Is there much merit in fitting two thermostats to a large water
cylinder in a large property that is often occupied by just two
people who use the shower almost exclusively? I envisage mounting them
at one quarter and two thirds from the bottom of the tank and
switching between the two as required to the programmer.
Note the bottom one must be above bottom of the heating element
or coil, which is usually higher than you suggest. If it's too
low, it will sit on the area of the tank which always remains
cold, so the tank will heat as though there is no thermostat.
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My tank stat for my oil fired boiler, uses a probe which passes through
the 2" insulation right at the bottom of the tank by the drain valve.
It is set to about 35C.
The temperature in that area gets to about 40C according to a different
thermometer I have there.
There is very little benifit.
The convection currents in the tank cause similar masses of water to be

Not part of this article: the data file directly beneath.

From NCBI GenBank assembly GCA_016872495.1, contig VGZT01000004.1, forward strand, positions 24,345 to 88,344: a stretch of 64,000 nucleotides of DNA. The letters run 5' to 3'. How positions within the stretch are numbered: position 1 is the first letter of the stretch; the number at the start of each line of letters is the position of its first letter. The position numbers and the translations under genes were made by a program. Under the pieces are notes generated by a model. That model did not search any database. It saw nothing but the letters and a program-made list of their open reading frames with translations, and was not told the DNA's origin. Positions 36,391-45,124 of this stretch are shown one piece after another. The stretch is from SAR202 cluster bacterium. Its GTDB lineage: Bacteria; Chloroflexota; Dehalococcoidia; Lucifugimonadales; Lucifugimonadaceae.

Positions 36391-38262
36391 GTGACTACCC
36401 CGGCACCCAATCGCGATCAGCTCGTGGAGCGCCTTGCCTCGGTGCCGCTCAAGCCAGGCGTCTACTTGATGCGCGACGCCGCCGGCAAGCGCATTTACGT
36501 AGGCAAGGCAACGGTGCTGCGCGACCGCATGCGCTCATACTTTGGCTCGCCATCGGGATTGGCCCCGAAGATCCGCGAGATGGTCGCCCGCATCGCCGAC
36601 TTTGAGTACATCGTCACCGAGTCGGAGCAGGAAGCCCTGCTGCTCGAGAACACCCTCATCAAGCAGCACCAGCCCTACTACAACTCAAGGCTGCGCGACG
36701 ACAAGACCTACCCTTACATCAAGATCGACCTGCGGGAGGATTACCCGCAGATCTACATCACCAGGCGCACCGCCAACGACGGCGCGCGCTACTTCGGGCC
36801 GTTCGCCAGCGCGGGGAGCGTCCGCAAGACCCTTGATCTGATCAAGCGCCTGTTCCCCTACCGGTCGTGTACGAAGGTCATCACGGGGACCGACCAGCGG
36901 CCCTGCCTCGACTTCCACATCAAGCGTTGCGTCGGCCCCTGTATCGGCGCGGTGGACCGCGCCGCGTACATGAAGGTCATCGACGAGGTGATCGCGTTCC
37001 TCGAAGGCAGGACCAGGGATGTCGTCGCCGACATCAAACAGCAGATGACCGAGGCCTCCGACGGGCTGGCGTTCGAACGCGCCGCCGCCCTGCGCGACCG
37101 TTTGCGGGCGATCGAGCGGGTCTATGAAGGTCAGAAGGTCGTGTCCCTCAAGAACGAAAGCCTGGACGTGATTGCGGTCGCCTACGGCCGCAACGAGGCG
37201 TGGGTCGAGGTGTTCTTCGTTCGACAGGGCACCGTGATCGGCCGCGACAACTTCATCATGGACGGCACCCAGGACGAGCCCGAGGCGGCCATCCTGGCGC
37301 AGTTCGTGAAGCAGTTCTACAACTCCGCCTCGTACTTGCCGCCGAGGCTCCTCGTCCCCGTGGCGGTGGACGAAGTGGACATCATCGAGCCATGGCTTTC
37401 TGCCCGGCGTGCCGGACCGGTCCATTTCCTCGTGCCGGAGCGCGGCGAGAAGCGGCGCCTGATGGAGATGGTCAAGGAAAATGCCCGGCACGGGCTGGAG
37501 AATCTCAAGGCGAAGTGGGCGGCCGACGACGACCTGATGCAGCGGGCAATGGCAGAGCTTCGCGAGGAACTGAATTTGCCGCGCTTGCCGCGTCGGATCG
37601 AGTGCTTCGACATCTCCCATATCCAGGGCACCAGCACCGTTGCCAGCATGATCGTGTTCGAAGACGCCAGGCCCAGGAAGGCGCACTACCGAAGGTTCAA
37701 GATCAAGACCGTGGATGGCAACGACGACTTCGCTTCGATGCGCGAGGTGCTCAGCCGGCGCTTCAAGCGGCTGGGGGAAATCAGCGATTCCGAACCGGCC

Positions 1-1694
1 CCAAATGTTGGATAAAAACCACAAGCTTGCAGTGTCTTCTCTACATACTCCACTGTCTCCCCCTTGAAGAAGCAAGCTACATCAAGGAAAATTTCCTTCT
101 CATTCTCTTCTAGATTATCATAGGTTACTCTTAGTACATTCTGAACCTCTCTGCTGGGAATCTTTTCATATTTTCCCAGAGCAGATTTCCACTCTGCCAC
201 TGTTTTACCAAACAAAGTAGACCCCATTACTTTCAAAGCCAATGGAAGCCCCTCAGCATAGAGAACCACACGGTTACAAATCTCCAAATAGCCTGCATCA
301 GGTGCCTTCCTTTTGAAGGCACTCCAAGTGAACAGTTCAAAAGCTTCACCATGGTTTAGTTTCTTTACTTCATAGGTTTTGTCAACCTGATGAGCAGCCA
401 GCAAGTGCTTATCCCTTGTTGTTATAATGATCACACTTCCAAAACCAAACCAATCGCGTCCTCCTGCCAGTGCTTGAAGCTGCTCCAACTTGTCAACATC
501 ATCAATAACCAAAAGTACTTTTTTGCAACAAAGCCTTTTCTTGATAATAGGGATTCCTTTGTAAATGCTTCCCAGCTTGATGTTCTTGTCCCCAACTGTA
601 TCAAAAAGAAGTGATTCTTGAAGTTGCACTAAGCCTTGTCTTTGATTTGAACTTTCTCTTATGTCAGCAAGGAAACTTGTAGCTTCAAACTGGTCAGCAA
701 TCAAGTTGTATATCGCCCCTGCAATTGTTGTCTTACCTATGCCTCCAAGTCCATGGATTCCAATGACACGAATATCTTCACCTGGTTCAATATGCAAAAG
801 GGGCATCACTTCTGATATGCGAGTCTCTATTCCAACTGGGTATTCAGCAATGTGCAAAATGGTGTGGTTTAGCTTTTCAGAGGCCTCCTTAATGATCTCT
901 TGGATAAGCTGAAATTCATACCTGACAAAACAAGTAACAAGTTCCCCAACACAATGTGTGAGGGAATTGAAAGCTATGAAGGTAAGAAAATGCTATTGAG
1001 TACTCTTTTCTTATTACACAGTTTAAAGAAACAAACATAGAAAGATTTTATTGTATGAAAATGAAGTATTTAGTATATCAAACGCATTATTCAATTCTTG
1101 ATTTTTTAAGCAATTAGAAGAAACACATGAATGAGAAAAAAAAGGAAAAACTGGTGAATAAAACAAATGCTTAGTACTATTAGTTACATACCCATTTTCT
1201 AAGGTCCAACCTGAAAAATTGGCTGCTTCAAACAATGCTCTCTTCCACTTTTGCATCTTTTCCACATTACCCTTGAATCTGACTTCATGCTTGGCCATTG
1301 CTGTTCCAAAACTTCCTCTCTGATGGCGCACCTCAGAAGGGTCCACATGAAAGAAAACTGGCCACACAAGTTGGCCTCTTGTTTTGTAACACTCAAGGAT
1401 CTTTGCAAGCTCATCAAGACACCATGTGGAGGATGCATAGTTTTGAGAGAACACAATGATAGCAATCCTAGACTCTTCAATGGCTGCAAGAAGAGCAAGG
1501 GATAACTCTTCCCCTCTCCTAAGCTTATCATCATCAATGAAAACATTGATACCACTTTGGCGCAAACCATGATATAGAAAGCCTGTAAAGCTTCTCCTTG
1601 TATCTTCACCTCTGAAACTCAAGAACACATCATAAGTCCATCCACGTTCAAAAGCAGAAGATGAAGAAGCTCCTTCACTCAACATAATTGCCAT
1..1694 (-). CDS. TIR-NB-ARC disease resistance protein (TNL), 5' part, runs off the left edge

Use of a lower stat means water is slightly warmer than with and upper stat,
so no benifit.
This is why some tanks are fitted with twin immersion HEATERS which has the
effect you desire.
Even then, some heat moves downwards by conduction when the upper heater is
I have an instantaneous electric shower fitted in the same cubicle as a
This means I can use solar hot water or electic water when not available.
I suggest you get an electric shower if you never use the bath.
On Wed, 13 Aug 2014 07:37:12 +0100, harryagain wrote:
For once Harry is on the right track. Twin stats would only give
benefit if you have some means of only heating the top of the tank. A
conventional primary coil will reheat the whole tank.
If there is or can be fitted am immersion heater at the top of the
tank it might be cheaper to use that for small amounts of hot water
rather than the gas/oil heated primary. But TBH compared to space
heating water heating is minimal, another insulating jacket or boxing
in the tank and filling the void with insulation could concievably
make greater savings.
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